Biology professor Joan Steitz was understandably groggy when she was awoken by a ringing telephone at 5:30 a.m. Wednesday.

When Steitz answered, a refined female voice with a slight accent asked to speak with Tom.

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“Just a minute,” Joan answered, starting to figure out what was going on.

The caller was from the Royal Swedish Academy of Sciences, and Tom was her husband, Thomas Steitz, a Sterling professor in the Department of Molecular Biophysics and Biochemistry at Yale. The woman was calling to tell him he had won the 2009 Nobel Prize for Chemistry.

Steitz shares the award and the $1.4 million prize with Israeli researcher Ada Yonath and American scientist Venkatraman Ramakrishnan. The trio independently, and nearly simultaneously, mapped cellular protein factories — a breakthrough that is now helping other scientists to fight diseases such as tuberculosis.

Using high-powered X-rays, the three researchers created a three-dimensional, atom-by-atom model of a ribosome, the part of the cell that helps make proteins. Armed with knowledge of the exact structure of ribosomes, other scientists can now create antibiotics that attack bacterial ribosomes, effectively killing the bacteria.

Steitz, who began his research on ribosomes in the early 1990s, published his results in Science Magazine in 1999, about the same time that Yonath and Ramakrishnan published their own studies. At a press conference Wednesday, Steitz, 69, said while scientists at the time had an idea of how ribosomes worked, the precise structure was uncharted territory.

“When we began back in 1995, mapping the ribosome seemed like climbing Mount Everest,” he said. “We didn’t know how to get there, or what route to take. We just had to peer into the structure and see how it worked.”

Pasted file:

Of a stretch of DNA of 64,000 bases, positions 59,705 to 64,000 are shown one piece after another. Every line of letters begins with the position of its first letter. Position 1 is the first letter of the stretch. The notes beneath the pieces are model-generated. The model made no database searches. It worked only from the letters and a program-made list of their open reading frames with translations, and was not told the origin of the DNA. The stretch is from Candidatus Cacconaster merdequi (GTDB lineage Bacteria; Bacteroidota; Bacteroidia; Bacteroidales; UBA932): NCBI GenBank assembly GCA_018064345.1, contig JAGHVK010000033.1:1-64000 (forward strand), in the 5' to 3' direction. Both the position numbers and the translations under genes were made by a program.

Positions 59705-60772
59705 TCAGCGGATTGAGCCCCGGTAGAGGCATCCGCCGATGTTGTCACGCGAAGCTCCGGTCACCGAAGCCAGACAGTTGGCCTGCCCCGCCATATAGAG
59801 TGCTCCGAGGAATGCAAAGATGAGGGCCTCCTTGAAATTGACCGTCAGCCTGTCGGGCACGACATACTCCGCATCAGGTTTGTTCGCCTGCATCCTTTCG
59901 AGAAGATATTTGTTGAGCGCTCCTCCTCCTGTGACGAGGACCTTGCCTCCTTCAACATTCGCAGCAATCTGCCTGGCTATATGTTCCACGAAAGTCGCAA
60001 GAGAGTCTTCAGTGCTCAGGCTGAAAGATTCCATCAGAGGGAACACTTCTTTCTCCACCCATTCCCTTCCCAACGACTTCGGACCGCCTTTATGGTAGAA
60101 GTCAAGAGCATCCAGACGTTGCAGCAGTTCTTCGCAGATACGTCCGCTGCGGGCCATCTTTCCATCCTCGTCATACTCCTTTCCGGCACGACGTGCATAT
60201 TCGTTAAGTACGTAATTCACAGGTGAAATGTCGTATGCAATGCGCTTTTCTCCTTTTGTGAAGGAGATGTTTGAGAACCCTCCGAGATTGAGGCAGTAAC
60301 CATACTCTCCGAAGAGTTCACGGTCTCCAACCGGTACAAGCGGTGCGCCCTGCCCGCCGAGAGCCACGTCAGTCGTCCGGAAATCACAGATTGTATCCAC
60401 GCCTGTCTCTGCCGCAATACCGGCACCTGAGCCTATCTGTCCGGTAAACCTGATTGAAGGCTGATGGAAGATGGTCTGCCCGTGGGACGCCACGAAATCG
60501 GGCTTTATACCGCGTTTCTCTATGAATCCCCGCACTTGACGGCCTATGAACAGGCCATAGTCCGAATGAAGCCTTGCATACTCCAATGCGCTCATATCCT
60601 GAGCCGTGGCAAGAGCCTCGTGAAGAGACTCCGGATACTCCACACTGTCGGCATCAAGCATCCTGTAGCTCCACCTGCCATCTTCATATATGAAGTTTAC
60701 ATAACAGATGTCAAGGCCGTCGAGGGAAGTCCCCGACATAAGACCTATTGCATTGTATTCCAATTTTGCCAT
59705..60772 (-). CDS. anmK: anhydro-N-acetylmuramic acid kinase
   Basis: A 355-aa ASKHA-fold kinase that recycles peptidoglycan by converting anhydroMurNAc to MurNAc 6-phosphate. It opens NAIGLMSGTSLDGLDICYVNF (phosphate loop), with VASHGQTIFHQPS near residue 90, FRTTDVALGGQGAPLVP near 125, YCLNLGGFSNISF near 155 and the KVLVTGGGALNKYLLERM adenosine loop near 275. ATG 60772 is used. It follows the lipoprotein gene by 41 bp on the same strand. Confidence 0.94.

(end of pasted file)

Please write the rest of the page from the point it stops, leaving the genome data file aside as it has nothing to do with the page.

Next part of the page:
Indeed, in the 1980s, X-ray machines and funding were hard to come by in structural biology labs, Steitz said, which made the field unappealing for many other scientists. But Steitz — inspired by the work of James Watson and Francis Crick, who discovered of the structure of DNA — persevered.

“His relentless pursuit to solve a puzzle at the very foundation of biology inspires us, not only by its intellectual rigor but also by its potential for the treatment of infectious diseases,” University President Richard Levin said at Wednesday’s press conference. “His work is a compelling example of how a quest to answer fundamental questions about life processes can lead to dramatic benefits for mankind.”

Steitz’s colleagues and students said they were thrilled with the Nobel Committee’s decision.

Chris Ritacco GRD ’10 and Richard Wing GRD ’10, who both work in Steitz’s lab, spoke of a man who was not only a brilliant researcher but also a helpful mentor.

“You’re learning from the best when working for Steitz,” Ritacco said.

Another student, Garrett Cobb GRD ’15, said he was struck by how humble Steitz was despite his achievements.

Yale chemistry professor Peter Moore, who has known Steitz since they were graduate students together at Harvard, said he was delighted to learn of his colleague’s Nobel. Moore said he counts himself lucky to have had a chance to collaborate with Steitz on his Nobel-winning research.

Though Steitz’s interest in cell structure began when he was a first-year graduate student at Harvard, he has spent the past 39 years at Yale. He thanked the University for its support Wednesday.

“I hope this is interpreted as an indication of how important Yale is to research,” Steitz said. “I can’t say if this would have happened anywhere else because Yale is a community, which was absolutely pivotal in this research.”

Jeremy Berg, director of the National Institute of General Medical Sciences, said researchers at Yale have long been pioneers in cell research. In 1989, Sterling Professor Sidney Altman also won the Nobel Prize in Chemistry, for his work on RNA, which carries information for cells.

The selection process for a Nobel Prize is a long one. The Nobel Committee for Chemistry sends confidential forms to experts, and their nominations stay secret for 50 years.

The Nobel laureates in chemistry are selected by a committee that consists of five members elected by the Royal Swedish Academy of Sciences, which is non-governmental. The official Nobel Prize Award Ceremony will be held in Stockholm, Sweden, in December.

The prize is named for 19th-century chemist Alfred Nobel, the inventor of dynamite.

Correction: October 11, 2009

A previous version of this article contained several errors. Joan Steitz, wife of Nobel laureate Thomas Steitz, is a Sterling professor of molecular biology and biophysics, not chemistry. Venkatraman Ramakrishnan, who shared the prize, is an American, not a British, scientist. And Alfred Nobel, the namesake of the prize, invented dynamite, not TNT.